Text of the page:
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Title: Electron field emission from carbons and their emission mechanism
Author: Poa, Chun Hwa Patrick
ISNI:       0000 0001 3493 1629
Awarding Body: University of Surrey
Current Institution: University of Surrey
Date of Award: 2002
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This thesis is concerned with the research of the electron field emission properties of carbon based materials. Low emission threshold fields have been observed from both amorphous carbon thin films and carbon nanotubes. The emission mechanism can be subdivided into two groups depending on the type of electric field enhancement. These are the amorphous carbon flat films with non-geometric field enhancement and carbon nanotubes with high surface geometric field enhancement. Amorphous carbon thin films are deposited using an rf-plasma enhanced chemical vapour deposition technique. Changing the deposition conditions such as the addition of Argon or Nitrogen modifies the electronic properties. This induces variations in the sp2 concentration and its distribution within the films. The electron field emission properties from amorphous carbon thin films show a close relationship to its sp2 configuration. A model based on non-geometric field enhancement is proposed to explain the variation in the field emission characteristics. Nano-structured amorphous carbon films custom "designed" using ion beam assisted deposition with sp2 cluster sizes of around 60 nm have also been investigated. The field emission threshold field was shown to be controlled by the film's intrinsic stress and the local carbon density. With increasing stress, there is a concomitant increase in the local density, which is postulated to decrease the distance between the carbon graphitic "planes". This results in enhancement of the electron emission at lower fields. Stress within the films also induces changes to the band structure of the nano-structured carbon which are beneficial to the field emission process. Field emission from carbon nanotubes that are embedded in a polymer matrix has been investigated. The emission threshold fields are observed to be dependent on the nanotube density. The effect of electric field screening is used to explain the reduction of field enhancement observed in these films with increasing nanotube density. The field emission properties are compared with those films which have vertically aligned and in e-beam fabricated nanotube arrays. Results indicate that field emission properties from non-aligned nanotube films are comparable in performance to the best designed arrays in the literature. Although this study shows carbon based materials to have superior field emission properties, integrating the cathodes to fabricate commercial devices could prove to be very challenging.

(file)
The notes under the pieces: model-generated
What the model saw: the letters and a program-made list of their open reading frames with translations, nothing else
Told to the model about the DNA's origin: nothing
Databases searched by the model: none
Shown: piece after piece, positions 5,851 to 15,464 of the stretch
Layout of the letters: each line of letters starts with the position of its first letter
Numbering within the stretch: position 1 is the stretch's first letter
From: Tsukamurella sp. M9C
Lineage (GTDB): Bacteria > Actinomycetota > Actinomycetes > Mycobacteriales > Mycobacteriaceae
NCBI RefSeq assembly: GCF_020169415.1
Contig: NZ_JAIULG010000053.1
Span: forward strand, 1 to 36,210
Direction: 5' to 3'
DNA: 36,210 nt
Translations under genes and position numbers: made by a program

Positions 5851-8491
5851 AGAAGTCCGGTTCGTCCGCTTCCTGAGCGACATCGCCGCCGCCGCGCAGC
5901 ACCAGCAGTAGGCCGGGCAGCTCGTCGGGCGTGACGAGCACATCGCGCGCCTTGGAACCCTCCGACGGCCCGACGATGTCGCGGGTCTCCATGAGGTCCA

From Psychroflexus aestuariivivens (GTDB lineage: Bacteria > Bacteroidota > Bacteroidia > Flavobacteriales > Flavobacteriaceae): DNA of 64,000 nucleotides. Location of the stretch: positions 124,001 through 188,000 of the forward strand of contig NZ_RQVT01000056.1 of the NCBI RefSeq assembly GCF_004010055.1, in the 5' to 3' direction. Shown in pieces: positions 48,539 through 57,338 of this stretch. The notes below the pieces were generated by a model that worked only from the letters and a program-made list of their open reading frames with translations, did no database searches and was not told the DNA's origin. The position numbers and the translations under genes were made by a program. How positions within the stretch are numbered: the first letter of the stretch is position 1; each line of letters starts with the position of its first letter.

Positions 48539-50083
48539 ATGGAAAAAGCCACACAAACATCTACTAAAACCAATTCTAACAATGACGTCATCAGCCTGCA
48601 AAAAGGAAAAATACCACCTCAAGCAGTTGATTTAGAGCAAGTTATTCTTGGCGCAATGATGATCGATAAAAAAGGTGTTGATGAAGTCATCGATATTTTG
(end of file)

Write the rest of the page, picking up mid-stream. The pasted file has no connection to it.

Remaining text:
Supervisor: Not available Sponsor: Not available
Qualification Name: Thesis (Ph.D.) Qualification Level: Doctoral
EThOS ID:  DOI: Not available
Keywords: Nanotubes